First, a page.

Dr Simon Thurley, former Chief Executive of English Heritage, confirms, “Margate is one of England’s first seaside resorts. Since the early 18th century, people have been visiting the town to bathe in the sea, first for health reasons, but in more recent years for pleasure and a change of scenery. The presence of visitors transformed this once small working coastal town into a playground for some of the wealthiest members of London society. However, as it was located along the Thames away from the capital, Margate has always attracted a wide range of visitors and was selected as the site of the world’s first sea bathing hospital.”
Who needs the walls to speak when there are learned historians in spades. It’s like The Interregnum happened yesterday. King’s Lynn is a microcosm of academia. Such rigour. Barley twist columns (inspired by Solomon’s Temple) supporting a most generous half moon pediment form an enigmatic doorcase on Queen Street. Instead of opening into a panelled hall, the doors lead into a porch, open on one side to a walled garden, home to two black cats. Apparently this is a common arrangement in historic Lynn. It means the windows and doors of the house beyond can be left freely ajar on a sunny day.
“Wine was a very important part of Lynn’s economy,” he records. “Lynn traded with France, Madeira, Spain and the Canary Islands. Queen Street used to be called ‘Winegate’. The introduction of trains wiped out the local economy. The ground was cut from beneath its feet. As a result nothing really happens in the house architecturally after 1850.”
The entrance arrangement is the first of many surprises. An early Georgian façade cloaks a medieval merchant’s house. A five storey tower with mullioned windows is an unexpected feature in a corner of the walled garden. “It’s relatively recent, 1570,” smiles Simon. Flues in the four corners of the tower with alternating fireplace positions on each floor make the top room especially snug. Interior surprises of the main house include vast vaults from the 1220s (the earliest brick building in Norfolk) and 1260s tiles under the kitchen floorboards.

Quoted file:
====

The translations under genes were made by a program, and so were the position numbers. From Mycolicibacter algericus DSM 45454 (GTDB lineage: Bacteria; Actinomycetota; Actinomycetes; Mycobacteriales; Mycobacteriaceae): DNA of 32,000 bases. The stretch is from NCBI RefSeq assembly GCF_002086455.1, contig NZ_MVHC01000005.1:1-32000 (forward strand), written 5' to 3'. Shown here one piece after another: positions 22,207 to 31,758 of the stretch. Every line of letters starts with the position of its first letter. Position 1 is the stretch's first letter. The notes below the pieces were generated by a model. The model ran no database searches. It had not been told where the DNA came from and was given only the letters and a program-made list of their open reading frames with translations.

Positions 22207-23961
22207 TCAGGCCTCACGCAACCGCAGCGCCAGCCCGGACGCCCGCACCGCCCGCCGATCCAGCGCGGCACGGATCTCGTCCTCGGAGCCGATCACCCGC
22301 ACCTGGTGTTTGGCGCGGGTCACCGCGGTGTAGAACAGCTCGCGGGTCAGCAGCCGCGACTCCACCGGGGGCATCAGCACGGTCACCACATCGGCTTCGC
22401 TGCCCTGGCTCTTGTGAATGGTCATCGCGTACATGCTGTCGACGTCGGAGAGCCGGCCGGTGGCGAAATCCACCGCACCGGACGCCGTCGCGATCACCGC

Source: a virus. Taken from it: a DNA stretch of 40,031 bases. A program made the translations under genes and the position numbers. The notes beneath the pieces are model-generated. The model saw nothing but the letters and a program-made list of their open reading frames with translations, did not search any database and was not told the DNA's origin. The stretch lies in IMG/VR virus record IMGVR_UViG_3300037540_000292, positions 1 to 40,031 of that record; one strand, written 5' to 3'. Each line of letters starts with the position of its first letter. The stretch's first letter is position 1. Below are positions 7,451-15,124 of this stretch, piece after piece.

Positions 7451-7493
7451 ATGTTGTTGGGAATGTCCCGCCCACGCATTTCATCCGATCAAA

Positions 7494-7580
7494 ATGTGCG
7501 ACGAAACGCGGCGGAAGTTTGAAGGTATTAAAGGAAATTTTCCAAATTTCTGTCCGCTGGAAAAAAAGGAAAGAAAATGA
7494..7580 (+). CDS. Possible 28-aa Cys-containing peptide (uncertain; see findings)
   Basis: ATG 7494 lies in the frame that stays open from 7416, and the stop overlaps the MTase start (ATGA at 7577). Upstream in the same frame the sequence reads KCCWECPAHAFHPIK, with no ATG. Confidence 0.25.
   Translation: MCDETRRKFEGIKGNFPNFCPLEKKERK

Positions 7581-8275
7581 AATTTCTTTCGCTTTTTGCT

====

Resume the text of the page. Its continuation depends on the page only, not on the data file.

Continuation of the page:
“Clifton House is arguably one of the most complete medieval houses anywhere,” Simon continues. “It’s a complex: the adjacent counting house, yard and warehouses would all have been part of this house.” Following mid 16th century alterations of the medieval house, from 1690 to 1700 a “big remodelling” occurred. Then owner, wine merchant and MP Samuel Taylor, turned to the distinguished local architect Henry Bell. The façade owes much to this period. “Bell was mad keen on big pediments.” The architect inserted a sweeping staircase leading to the piano nobile: the landing doorcases all have most generous pediments.
Halfway up the staircase is the dining room with panelling mostly pre dating Henry Bell. But it does have a highly unusual late 17th century decorative niche hidden behind sliding sash panels. “I’ve never seen anything quite like it!” he beams. Two panels are counterweighted by lead weights. The original paint scheme of sunrays bursting out of a gold shell against a pea green background has been reinstated. “This room is always five degrees cooler than outside! But with a massive fire lit and the curtains pulled, it’s great for entertaining.”
Simon and Anna are currently restoring the upstairs drawing room. An old photograph shows it once resembled a “1950s Indian restaurant”. Removal of the unforgettable forget-me-not blue flock wallpaper has revealed long forgotten stone coloured panelling. “What we are doing is completely recessive. It has a shattered appearance which we quite like!”
Like the unpeeling of an onion, the gradual restoration of the house continues to reveal itself. Really, it’s a conversation about conservation.